Delegates for South Sudan's government and the rebels trying to overthrow it are considering a cease-fire proposal.
Regional mediators from the Intergovernmental Authority on Development (IGAD), which has been negotiating a peace framework in Addis Ababa after talks had been delayed for days, later flew to South Sudan's capital, Juba, to meet with government officials there.
IGAD, an East African bloc, says the talks are focused on achieving a cease-fire and determining the status of pro-rebel officials detained by the government last month.
The violence in South Sudan has killed more than 1,000 people and forced about 200,000 from their homes.
In a Tuesday briefing, U.N. deputy spokesman Farhan Haq said there are reports of continued fighting near the rebel-held town of Bor, capital of Jonglei state.
Haq said U.N. peacekeepers reported seeing villages burned and looted in Unity state, and local officials report severe food and water shortages.
Sudan's President Omar al-Bashir on Monday visited South Sudan, where he thanked South Sudanese President Salva Kiir for a "warm welcome" and pledged his government will not support rebels in South Sudan or in any neighboring country.
In the past, the two Sudans have accused each other of supporting rebels on the other's territory.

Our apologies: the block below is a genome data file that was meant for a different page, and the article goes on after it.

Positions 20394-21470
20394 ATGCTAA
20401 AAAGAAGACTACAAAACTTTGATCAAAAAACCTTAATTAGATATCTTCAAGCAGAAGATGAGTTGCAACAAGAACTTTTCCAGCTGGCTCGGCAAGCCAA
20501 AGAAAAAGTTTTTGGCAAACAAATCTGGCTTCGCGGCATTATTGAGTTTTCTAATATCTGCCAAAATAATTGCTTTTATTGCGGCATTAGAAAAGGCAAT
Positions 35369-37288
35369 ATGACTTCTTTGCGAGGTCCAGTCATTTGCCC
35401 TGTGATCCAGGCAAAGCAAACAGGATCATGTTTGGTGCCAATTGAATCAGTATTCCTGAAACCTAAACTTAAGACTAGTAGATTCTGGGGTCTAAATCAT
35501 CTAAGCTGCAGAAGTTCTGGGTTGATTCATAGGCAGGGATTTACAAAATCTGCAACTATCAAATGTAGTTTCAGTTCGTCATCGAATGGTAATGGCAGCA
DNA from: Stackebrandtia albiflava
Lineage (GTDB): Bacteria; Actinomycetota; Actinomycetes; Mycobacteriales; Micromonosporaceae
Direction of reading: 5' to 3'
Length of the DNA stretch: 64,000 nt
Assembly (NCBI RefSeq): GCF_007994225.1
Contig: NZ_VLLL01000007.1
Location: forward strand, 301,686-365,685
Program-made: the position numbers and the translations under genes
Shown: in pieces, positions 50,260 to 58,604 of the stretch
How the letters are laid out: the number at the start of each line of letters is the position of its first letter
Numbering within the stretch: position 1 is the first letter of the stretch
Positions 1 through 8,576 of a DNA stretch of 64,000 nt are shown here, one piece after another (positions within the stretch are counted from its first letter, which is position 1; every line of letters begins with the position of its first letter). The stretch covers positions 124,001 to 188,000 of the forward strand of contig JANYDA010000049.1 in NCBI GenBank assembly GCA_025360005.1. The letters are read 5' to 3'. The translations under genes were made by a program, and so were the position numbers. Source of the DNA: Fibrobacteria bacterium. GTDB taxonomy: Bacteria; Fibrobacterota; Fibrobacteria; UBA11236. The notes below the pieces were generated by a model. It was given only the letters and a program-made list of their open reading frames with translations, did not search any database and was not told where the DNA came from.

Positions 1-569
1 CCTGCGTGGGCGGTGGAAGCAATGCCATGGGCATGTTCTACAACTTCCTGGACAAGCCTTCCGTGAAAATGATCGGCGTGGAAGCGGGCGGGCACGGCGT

In an interview with VOA English to Africa, Ahmed Bilal, Sudan's Minister of Information, was asked if Khartoum will send any forces across the border.
"We will not, actually, unless, of course, the peace council in the [African Union] considered this and decided to send troops or something like that," he said. "But now, separately, we will not send any troops to the South."
South Sudan's unrest began December 15 when renegade soldiers attacked an army headquarters. President Kiir accused former vice president Riek Machar of a coup attempt. Machar has called for the army to overthrow the president.
Witnesses say some of the violence is ethnically motivated, with supporters of Mr. Kiir, a member of the Dinka tribe, and supporters of Machar, from the Nuer tribe, targeting each other.
The U.N. refugee agency says it is struggling to keep up with the humanitarian needs of the thousands of South Sudanese refugees who have crossed into Uganda to escape violence. The agency says refugees are now crossing into Uganda at a rate of up to 2,500 a day.
The agency also says a growing number of refugees are also making their way into Ethiopia and Kenya.